Front-engine, front-wheel-drive layout Term used in automotive technology

In automotive design, an FF, or front-engine, front-wheel-drive (FWD) layout places both the internal combustion engine and driven roadwheels at the front of the vehicle.

Rear-engine, rear-wheel-drive layout term used in automotive technology

In automotive design, an RR, or rear-engine, rear-wheel-drive layout places both the engine and drive wheels at the rear of the vehicle. In contrast to the RMR layout, the center of mass of the engine is between the rear axle and the rear bumper. Although very common in transit buses and coaches due to the elimination of the drive shaft with low-floor bus, this layout has become increasingly rare in passenger cars.

Rear mid-engine, rear-wheel-drive layout type of drivetrain layout for automobiles

In automotive design, a RMR or Rear Mid-engine, Rear-wheel-drive layout is one in which the rear wheels are driven by an engine placed just in front of them, behind the passenger compartment. In contrast to the rear-engined RR layout, the center of mass of the engine is in front of the rear axle. This layout is typically chosen for its low moment of inertia and relatively favorable weight distribution. The layout has a tendency toward being heavier in the rear than the front, which allows for best balance to be achieved under braking. However, since there is little weight over the front wheels, under acceleration, the front of the car is prone to lift and cause understeer. Most rear-engine layouts have historically been used in smaller vehicles, because the weight of the engine at the rear has an adverse effect on a larger car's handling, making it 'tail-heavy'. It is felt that the low polar inertia is crucial in selection of this layout. The mid-engined layout also uses up central space, making it impractical for any but two-seater sports cars. However, some microvans use this layout, with a small, low engine beneath the loading area. This makes it possible to move the driver right to the front of the vehicle, thus increasing the loading area at the expense of slightly reduced load depth.

Locking differential

A locking differential is designed to overcome the chief limitation of a standard open differential by essentially "locking" both wheels on an axle together as if on a common shaft. This forces both wheels to turn in unison, regardless of the traction available to either wheel individually.

Transaxle

A transaxle is a single mechanical device which combines the functions of an automobile's transmission, axle, and differential into one integrated assembly. It can be produced in both manual and automatic versions.

A mid-engine layout describes the placement of an automobile engine between the rear and front axles and generally behind the passenger compartment.

A swing axle is a simple type of independent suspension designed and patented by Edmund Rumpler in 1903. This was a revolutionary invention in the automotive industry, allowing wheels to react to irregularities of road surfaces independently, and enable the vehicle to maintain a strong road holding. The first automotive application was the Rumpler Tropfenwagen, later followed by the Mercedes 130H/150H/170H, the Standard Superior, the Volkswagen Beetle and its derivatives, and the Chevrolet Corvair, amongst others.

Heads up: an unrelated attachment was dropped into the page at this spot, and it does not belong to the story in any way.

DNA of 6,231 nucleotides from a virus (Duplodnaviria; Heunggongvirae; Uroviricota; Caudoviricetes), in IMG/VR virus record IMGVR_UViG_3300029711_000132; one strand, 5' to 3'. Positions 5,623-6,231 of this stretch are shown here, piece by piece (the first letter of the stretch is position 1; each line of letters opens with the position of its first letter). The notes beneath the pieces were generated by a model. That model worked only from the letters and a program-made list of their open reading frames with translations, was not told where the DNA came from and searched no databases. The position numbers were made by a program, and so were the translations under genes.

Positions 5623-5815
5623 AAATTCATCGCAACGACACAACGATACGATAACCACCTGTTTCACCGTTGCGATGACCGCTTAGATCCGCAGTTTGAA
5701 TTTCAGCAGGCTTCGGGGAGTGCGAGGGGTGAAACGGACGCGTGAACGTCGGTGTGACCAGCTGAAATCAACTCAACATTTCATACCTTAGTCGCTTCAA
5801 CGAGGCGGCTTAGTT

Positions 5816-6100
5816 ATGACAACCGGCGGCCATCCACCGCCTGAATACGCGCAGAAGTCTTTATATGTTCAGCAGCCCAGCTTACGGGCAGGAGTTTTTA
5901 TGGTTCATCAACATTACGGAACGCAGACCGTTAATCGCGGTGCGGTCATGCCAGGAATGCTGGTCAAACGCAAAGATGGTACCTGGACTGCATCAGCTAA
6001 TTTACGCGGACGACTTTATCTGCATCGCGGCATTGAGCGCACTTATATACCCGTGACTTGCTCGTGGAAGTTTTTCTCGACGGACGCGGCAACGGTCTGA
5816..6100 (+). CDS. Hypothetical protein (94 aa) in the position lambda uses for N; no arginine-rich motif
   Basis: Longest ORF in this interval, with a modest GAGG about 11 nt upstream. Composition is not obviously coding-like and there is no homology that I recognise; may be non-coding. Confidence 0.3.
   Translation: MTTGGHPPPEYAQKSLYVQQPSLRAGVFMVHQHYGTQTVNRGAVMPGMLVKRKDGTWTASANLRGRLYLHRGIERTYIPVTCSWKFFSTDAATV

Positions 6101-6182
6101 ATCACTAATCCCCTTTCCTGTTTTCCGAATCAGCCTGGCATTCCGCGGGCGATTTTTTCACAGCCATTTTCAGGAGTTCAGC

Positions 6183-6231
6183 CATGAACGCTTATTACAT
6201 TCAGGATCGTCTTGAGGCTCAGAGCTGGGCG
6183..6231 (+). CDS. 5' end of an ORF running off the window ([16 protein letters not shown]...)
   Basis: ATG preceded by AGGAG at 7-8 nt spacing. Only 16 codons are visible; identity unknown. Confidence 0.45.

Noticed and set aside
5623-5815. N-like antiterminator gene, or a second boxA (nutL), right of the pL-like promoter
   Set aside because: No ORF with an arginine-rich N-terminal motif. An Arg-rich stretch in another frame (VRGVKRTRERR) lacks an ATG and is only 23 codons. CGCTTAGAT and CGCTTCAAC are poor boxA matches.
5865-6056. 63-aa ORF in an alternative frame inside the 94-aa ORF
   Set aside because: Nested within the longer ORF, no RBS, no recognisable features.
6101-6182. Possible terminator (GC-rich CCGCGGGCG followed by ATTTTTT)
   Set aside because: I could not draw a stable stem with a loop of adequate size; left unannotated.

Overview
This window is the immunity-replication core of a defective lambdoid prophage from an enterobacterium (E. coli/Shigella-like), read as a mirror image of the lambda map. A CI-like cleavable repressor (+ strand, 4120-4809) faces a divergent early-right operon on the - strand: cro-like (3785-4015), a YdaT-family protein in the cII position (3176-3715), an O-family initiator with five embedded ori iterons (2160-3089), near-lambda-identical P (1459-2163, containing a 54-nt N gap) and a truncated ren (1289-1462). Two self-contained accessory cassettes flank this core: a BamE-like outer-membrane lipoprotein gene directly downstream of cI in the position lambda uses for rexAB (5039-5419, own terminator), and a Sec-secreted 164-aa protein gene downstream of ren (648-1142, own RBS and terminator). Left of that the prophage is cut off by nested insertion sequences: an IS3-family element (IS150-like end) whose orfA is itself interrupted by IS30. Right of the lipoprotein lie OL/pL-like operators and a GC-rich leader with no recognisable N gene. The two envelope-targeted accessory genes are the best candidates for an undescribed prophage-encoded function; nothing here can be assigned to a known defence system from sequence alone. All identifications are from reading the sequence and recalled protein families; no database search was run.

BMW xDrive four-wheel drive system developed by BMW

BMW xDrive is the marketing name for the all-wheel drive system found on various BMW models since 2003. The system uses an electronically-actuated clutch-pack differential to vary the torque between the front and rear axles. Models with the DPC torque vectoring system also have a planetary gearset to overdrive an axle or rear wheel as required.

Torque steer is the unintended influence of engine torque on the steering, especially in front-wheel-drive vehicles. For example, during heavy acceleration, the steering may pull to one side, which may be disturbing to the driver. The effect is manifested either as a tugging sensation in the steering wheel, or a veering of the vehicle from the intended path. Torque steer is directly related to differences in the forces in the contact patches of the left and right drive wheels. The effect becomes more evident when high torques are applied to the drive wheels either because of a high overall reduction ratio between the engine and wheels, high engine torque, or some combination of the two. Torque steer is distinct from steering kickback.

ATTESA is a four-wheel drive system used in some automobiles produced by the Japanese automaker Nissan, including some models under its luxury marque Infiniti.

Super Handling-All Wheel Drive or SH-AWD is a full-time, fully automatic all-wheel drive traction and handling system combines front-rear torque distribution control with independently regulated torque distribution to the left and right rear wheels to freely distribute the optimum amount of torque to all four wheels in accordance with driving conditions." The system was announced in April 2004, and first introduced in the North American market in the second generation 2005 model year Acura RL, and in Japan as the fourth generation Honda Legend.

The layout of a motorised vehicle such as a car is often defined by the location of the engine and drive wheels.

The following outline is provided as an overview of and topical guide to automobiles:

Torque vectoring is a technology employed in automobile differentials. A differential transfers engine torque to the wheels. Torque vectoring technology provides the differential with the ability to vary the torque to each wheel. This method of power transfer has recently become popular in all-wheel drive vehicles. Some newer front-wheel drive vehicles also have a basic torque vectoring differential. As technology in the automotive industry improves, more vehicles are equipped with torque vectoring differentials. This allows for the wheels to grip the road for better launch and handling.